strong vs. em

<strong> vs. <em>

On the finer points of semantic markup

What makes a phrase strong?
When should text be emphasized instead?
Are <b> and <i> completely deprecated?

What makes a phrase strong?

While in HTML4, Strong simply indicated a stronger emphasis, in HTML5, the element is described as representing “strong importance for its contents.”

Mozilla Developer Network

Truth be told, I don’t find distinction between “stronger emphasis” and “strong importance” particularly helpful but the “for its contents” bit was a revelation.

Quite simply, phrases or words wrapped in <strong> tags are not pronounced differently and do not change the meaning of a sentence, as phrases or words wrapped in <em> tags can.

<strong> tags are 100% about the significance of their content.

To find out what kind of content merits that extra importance, I looked at the source code for the Web Accessibility Initiative‘s homepage and the W3C news page. There were three general types of usage here:

1. FOCUS: Draw attention to an action

Discover new resources for people with disabilities, policy makers, managers, and you!

2.  TITLE: Draw attention to a topic

A number of developers, W3C members, invited experts from Academia and Industry, and W3C team representatives will be present at this one-day event, which consists of three sessions: Core Web Technologies, Future of the Web and Web & Industry, involving the topics of Web design, WebAPP, Blockchain, Virtual Reality, Accessibility, Knowledge Graph, Web Payments, Web of Things, Web Automotive, Linked Data, etc.

3. DEADLINE: Draw attention to… well, you get the idea

Please send comments by 14 April 2016.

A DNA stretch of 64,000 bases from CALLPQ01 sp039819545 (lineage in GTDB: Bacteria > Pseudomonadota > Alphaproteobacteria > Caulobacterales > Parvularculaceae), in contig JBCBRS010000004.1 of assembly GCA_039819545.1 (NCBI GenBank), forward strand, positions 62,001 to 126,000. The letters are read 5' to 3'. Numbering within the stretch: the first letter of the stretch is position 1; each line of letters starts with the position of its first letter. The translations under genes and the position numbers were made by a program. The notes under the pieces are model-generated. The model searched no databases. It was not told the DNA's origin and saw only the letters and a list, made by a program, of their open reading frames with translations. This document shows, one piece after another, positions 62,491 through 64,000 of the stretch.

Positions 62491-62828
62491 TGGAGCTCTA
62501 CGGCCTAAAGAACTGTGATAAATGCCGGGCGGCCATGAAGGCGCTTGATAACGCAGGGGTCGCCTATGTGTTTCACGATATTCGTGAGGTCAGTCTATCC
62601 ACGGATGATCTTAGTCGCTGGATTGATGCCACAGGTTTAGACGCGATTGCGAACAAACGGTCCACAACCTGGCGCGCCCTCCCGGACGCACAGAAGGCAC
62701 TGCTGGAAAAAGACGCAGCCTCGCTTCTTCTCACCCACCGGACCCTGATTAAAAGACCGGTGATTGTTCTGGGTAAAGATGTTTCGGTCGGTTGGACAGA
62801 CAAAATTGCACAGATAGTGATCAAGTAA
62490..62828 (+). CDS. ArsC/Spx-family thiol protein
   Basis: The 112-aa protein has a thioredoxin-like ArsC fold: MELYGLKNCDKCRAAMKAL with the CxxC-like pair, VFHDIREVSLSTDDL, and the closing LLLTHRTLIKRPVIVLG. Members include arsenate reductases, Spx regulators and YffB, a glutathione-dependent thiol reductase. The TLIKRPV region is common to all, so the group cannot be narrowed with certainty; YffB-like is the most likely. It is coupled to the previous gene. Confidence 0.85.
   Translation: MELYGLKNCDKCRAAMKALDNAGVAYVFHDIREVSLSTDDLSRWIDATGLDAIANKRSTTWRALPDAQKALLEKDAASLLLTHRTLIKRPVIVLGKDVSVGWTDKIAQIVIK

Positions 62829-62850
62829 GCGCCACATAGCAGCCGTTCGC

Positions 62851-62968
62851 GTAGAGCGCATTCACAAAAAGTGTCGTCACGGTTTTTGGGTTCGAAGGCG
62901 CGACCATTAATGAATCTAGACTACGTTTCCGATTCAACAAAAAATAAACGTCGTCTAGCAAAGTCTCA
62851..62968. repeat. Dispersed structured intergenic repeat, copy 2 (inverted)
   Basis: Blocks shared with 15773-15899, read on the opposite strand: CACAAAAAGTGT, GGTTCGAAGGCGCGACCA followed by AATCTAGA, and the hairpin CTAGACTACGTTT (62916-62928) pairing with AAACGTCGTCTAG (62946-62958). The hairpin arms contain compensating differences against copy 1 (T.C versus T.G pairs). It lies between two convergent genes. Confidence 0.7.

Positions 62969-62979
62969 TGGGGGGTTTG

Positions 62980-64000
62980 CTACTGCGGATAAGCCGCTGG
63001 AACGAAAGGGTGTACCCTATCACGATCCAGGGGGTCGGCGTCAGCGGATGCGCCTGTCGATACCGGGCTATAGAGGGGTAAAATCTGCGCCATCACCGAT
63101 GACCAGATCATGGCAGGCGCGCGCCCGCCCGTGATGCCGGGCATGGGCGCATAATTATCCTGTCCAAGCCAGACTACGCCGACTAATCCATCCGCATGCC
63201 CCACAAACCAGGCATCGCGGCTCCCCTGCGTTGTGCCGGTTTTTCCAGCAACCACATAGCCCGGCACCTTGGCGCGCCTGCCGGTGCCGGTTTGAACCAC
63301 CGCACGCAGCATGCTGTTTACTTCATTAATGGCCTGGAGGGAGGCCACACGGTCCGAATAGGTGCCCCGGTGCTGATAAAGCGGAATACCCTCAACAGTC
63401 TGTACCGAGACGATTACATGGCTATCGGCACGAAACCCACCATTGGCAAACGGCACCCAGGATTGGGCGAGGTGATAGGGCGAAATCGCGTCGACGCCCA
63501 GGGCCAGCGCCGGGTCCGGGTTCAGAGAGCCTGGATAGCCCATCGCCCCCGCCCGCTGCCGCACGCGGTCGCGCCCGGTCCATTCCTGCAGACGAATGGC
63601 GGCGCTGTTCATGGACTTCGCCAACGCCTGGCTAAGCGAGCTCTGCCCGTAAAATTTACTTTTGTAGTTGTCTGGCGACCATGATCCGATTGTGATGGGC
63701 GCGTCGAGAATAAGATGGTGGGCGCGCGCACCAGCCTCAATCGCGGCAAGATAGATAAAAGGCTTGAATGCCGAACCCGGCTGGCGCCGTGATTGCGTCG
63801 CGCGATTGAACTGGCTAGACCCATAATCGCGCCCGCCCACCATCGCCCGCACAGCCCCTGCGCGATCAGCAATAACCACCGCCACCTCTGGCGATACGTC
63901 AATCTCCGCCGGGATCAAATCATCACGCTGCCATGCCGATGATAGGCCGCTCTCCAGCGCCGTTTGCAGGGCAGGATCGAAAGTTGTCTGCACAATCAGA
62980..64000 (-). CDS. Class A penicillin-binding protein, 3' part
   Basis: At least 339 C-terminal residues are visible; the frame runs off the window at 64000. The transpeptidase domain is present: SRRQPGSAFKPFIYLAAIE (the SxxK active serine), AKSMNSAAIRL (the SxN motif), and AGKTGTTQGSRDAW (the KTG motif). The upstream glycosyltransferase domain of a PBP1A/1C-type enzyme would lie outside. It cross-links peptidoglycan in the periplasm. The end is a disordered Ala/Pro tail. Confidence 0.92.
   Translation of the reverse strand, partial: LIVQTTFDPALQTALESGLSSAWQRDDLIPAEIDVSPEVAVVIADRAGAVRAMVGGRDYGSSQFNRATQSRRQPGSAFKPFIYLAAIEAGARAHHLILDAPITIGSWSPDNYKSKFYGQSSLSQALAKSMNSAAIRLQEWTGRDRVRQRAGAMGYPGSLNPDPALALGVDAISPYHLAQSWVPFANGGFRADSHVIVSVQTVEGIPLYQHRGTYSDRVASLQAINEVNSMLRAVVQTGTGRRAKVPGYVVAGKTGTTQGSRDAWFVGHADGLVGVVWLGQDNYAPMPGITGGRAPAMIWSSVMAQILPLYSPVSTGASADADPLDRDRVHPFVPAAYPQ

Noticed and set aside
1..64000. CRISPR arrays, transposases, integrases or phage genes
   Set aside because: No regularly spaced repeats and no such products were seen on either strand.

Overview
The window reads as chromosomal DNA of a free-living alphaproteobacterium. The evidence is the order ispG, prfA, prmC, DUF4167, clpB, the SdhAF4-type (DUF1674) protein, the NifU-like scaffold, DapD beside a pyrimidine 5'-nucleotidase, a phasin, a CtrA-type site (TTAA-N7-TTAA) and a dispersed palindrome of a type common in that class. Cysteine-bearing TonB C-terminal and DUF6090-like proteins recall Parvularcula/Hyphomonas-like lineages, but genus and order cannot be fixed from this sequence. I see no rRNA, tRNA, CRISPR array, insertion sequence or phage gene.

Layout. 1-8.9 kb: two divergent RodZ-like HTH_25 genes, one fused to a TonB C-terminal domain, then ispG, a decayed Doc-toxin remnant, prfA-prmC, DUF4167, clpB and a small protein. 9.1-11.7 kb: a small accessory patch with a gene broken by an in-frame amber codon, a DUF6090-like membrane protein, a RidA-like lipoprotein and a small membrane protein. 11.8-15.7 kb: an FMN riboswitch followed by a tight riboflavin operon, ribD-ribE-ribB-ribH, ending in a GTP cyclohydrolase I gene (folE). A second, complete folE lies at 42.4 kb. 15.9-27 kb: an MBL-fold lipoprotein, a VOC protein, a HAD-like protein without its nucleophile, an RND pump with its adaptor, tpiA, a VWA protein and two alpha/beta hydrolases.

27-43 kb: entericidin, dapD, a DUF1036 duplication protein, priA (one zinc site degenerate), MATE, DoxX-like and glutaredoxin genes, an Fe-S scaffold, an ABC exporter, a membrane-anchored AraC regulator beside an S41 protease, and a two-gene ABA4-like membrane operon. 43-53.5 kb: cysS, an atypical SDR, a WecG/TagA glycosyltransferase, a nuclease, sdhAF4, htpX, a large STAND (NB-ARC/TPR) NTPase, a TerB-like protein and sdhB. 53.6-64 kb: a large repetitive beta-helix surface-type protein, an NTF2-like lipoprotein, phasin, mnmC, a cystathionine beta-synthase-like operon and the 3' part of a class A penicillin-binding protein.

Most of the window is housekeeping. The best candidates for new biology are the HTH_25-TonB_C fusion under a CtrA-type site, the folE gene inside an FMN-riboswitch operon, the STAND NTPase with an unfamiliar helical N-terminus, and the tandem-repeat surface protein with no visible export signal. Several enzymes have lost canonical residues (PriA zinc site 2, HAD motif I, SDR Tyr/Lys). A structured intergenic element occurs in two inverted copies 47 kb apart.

When should text be emphasized instead?

Great question. I have developed a highly scientific approach to <em> tags that I like to think of as The Chandler Rule*.

(*Notice the rule is wrapped in <strong> tags because it is important, not because it is pronounced differently. Although you are encouraged to pronounce it with a suitable amount of gravitas).

Basically, without emphasis, the world is a dull, unfunny place:

Phoebe: Could this report be any later?

Joey: Could I be wearing any more clothes?

Chandler: Ok, I don’t sound like that. That is so not true.

But with emphasis, it has a lot more personality:

Phoebe: Could this report be any later?

Joey: Could I be wearing any more clothes?

Chandler: Ok, I don’t sound like that. That is so not true.

Just be careful with those <em> tags because, in some cases, emphasis can completely change the meaning of a sentence.

For example, how would you read the following book title?


Depending on whether you put the emphasis on the “me” or the “not”, you get an entirely different tone.

“Why not me?”sounds self-pitying whereas “Why not me?” sounds confident.

Hopefully going forward, you will feel completely confident with your use of <strong> and <em>!


Are <b> and <i> completely deprecated?

Short answer: No.

Long answer: Yes and no.

<b> adds absolutely no semantic meaning whatsoever and you are not likely to use it.

<i> has been somewhat co-opted by icon fonts but can still prove useful when designating particular kinds of titles (books, movies, and the like). It would also be appropriate to mark a word in a foreign language or a technical term.

For further reading on this subject, check out HTML5Doctor’s article, The i, b, em &amp strong elements.